Signal Mirrors For Rescue

One of the most important signaling devices you can have in your survival kit is a signal mirror! It is often underrated as a signaling device, but is a very valuable tool for daytime signaling, and can even be used at night with a full moon. During the day, with a good sun, the flash from a signal mirror can be seen for more than ten miles.

The above photo shows my wife, Denise, using a signal mirror and the flash it produces.

There are many types of mirrors available on the market, in many shapes and sizes. However, this a piece of equipment that you should attempt to get the best you can afford.

The above photo shows various sizes and shapes of signal mirrors from my collection.


One of the recommendations I often make in regard to signal mirrors, is get one with a Retro-Reflective grid. A Retro-Reflective grid allows the user of the signal mirror to be very accurate in regard to the aiming of the mirror. This is important, as you want to make sure that the flash from the mirror is aimed directly at the place you want, such as on a rescue aircraft. It is not difficult, but let's first explain how a Retro-Reflective grid works.

A signal mirror with a Retro-Reflective grid has a hole in the center for viewing through the mirror. This hole has a small screen mesh type material installed in this center hole. Before the screen mesh is installed, it is first coated with small spherical beads. These beads work on the same principle as the streets signs, which reflect the lights of your car directly back towards you. This technology, allowing a high angularity of reflection, was first invented by 3M and is known as Retro-Reflectivity. The high angularity of the reflection causes the reflected light to return on the same path as originated, as opposed to off at another angle.

So what does all this technical mumbo-jumbo mean? Well the hole in the center of the mirror allows you to look through the center for aiming purposes. The retro-reflective grid catches the sun's rays and creates a small burst of light on the grid. This small burst is not the sun, but a reflection on the grid, and is called your "Aiming Indicator." If you move the mirror and place this small burst directly on your target, and gently move the mirror back and forth, you will be flashing the reflection from the sun, directly on your target. It is that easy and it is very accurate.

The above photo shows a close-up view of the retro-reflective grid on a signal mirror.The above photo shows the Aiming Indicator, which is a reflective burst from the sun which appears on the grid. 
Just place this "burst" on your target and the mirror is flashing directly on it.

There are a few companies that manufacture this type of mirror. The first, is S.I.Howard Glass Company, and they make laminated glass signal mirrors in 2" x 3" and 3" x  5". These mirrors are shatter resistant. They have directions for use printed on the back of the mirror.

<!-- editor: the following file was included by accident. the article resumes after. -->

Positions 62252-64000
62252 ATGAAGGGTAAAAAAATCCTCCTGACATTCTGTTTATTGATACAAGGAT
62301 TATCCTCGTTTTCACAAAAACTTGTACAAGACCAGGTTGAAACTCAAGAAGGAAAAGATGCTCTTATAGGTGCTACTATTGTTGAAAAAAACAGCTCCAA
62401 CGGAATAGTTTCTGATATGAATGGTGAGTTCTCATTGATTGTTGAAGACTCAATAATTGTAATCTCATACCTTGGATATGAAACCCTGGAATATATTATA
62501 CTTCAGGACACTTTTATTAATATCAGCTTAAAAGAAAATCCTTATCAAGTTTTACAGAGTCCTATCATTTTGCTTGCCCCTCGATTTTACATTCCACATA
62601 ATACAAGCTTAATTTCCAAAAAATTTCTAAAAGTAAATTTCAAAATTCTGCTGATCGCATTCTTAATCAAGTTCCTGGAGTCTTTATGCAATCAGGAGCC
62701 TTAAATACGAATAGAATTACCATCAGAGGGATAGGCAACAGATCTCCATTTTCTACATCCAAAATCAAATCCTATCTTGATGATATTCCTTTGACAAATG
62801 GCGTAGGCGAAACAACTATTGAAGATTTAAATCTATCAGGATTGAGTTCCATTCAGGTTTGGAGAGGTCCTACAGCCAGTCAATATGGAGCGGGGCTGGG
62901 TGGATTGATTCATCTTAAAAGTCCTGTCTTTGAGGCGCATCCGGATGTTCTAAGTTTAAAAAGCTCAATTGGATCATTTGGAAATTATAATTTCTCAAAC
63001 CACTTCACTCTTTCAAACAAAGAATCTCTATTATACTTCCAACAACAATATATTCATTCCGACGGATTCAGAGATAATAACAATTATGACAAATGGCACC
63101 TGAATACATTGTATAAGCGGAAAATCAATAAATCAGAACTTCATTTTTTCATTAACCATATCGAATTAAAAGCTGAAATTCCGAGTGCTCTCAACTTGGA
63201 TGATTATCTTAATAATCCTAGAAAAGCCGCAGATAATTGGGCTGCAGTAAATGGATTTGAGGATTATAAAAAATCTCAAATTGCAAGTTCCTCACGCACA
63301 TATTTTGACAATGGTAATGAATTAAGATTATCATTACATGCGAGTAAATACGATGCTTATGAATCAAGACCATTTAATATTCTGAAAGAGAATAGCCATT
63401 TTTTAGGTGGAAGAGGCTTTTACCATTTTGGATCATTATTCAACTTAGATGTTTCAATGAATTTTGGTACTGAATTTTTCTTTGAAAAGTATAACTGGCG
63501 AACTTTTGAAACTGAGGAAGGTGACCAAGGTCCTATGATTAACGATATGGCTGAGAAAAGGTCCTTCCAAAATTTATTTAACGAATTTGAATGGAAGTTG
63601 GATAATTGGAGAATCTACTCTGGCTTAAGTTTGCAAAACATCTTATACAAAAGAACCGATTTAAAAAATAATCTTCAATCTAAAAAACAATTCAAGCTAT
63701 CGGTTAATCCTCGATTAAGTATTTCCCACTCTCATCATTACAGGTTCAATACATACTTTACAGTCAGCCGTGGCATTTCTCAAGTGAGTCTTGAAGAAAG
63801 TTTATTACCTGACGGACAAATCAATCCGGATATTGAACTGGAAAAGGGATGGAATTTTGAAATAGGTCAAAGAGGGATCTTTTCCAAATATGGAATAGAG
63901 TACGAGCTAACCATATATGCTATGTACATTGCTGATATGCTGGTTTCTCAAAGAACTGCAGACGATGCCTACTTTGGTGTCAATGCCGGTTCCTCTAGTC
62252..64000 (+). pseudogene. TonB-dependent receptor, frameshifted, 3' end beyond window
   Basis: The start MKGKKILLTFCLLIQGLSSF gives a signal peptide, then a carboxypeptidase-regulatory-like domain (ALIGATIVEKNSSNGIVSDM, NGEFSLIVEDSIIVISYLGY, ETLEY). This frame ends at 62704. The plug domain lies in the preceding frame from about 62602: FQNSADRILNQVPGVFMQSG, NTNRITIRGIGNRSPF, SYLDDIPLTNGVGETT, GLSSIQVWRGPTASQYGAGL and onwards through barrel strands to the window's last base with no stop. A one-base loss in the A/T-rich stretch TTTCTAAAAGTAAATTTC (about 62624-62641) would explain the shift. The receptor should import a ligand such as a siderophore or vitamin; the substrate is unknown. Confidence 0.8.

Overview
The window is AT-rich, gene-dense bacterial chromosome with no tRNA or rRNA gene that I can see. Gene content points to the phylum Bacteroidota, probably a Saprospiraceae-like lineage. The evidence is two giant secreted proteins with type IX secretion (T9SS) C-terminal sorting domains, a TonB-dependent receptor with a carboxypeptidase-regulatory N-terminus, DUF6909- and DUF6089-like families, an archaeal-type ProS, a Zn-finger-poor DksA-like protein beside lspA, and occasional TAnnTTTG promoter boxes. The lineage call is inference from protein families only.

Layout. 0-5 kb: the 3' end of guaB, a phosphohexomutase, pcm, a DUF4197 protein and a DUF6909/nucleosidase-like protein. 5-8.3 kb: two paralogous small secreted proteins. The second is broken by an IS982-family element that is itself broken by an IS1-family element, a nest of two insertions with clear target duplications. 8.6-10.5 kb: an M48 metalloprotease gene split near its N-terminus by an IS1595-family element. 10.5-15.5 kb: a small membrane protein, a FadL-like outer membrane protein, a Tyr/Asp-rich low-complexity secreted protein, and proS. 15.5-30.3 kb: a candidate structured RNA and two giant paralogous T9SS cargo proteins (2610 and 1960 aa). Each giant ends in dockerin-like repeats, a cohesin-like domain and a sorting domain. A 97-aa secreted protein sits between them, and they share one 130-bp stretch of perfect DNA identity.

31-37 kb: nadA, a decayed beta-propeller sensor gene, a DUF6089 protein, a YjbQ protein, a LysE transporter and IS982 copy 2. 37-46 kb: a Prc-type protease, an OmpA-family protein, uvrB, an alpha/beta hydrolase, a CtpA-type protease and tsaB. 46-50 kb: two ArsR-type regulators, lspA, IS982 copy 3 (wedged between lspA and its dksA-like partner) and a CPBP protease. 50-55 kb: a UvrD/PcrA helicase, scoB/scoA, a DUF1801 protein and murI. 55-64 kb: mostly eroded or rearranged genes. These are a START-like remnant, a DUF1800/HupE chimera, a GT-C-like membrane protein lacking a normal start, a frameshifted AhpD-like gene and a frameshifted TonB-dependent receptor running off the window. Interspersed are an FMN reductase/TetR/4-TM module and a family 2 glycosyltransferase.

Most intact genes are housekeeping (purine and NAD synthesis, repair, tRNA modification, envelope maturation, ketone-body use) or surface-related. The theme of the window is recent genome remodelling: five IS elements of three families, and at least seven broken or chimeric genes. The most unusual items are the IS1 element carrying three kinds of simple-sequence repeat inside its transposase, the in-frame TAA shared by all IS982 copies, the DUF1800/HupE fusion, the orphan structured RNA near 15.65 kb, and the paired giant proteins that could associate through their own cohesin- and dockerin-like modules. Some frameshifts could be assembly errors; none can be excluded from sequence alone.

The above photo shows both the 2x3 & 3x5 signal mirrors made by S.I. Howard Glass Company   
with retro-reflective grids.

The second company who manufacturers these type of mirrors is Coghlan's, who bought out the original company who made them, Vector 1. They offer a 2" x 3" laminated glass that is shatter resistant. They also offer a thin glass signal mirror that is encapsulated in a break resistant acrylic, and is called the Sight-Grid Signal Mirror. Each mirror has directions on the back and has a reinforced lanyard  hole.

The above photo is a view of the Coghlan's 2x3 Laminated Glass Signal Mirror with retro-reflective grid.

There are various other signal mirrors that utilize a retro-reflective grid, which are different from the "screen" type shown above. The first is made by Adventure Medical Kits (S.O.L.) and is called the Rescue Flash®. The aiming device on this mirror is called a 3M® reflective aimer. It is made from durable LEXAN® polycarbonate, is 2" x 3", and has directions printed on the back. The next is the Ultimate Survival Technologies StarFlash® Floating Signal Mirror. It is also made of 100% lexan polycarbonate and is 2" x 3" and has directions printed on the back. The aiming device is called a retro-reflective fabric aimer. Ultimate Survival Technologies also makes a StarFlash® Micro which is only 1.5" x 2". It also utilizes the retro-reflective fabric aimer, but is not floatable. It is a great size for small survival kits, like a survival Tin kit.

The above photo shows, from left to right, the Coghlan's Site-Grid Signal Mirror, the Adventure Medical Kits Rescue Flash®  Signal Mirror, the Ultimate Survival Technologies StarFlash® Signal Mirror and StarFlash® Micro.


There are other signal mirrors available that do not have a retro-reflective grid, and although they are less expensive, I do not recommend them as your primary signal mirror, but only as a back-up. Some have a sighting hole in the center and some don't even have that. They will work for their intended purpose, but not as well as a good quality mirror. One is called the Featherweight Signal Mirror which is very thin and is made of metalized polymer. It measures 3.13" x 4.25" and even though it has a hole in the center for aiming it would probably be better for a shaving mirror in camp. The next is in my collection but can't seem to find a manufacturers name. It is red on one side and a regular mirror on the other, but doesn't have a sighting hole. The red side is supposed to be used at night with a high power flashlight, but I have not found it to be very effective. Another is the BestGlide Compact Emergency Signal Mirror. This is one of the smallest and thinnest signal mirrors we have seen and will fit in a wallet or any small survival kit tin! It measures only 1-1/2" x 2" and is only 1/32" thick. It is made from   highly polished metal, which makes it durable and will not crack like plastic mirrors. It has directions for use on the back side of the mirror. The last is a polished metal Dog-Tag type signal mirror that can be carried on a chain like a military Dog Tag. Again, keep in mind that none of these signal mirrors should be considered as your primary device, but only as a back-up.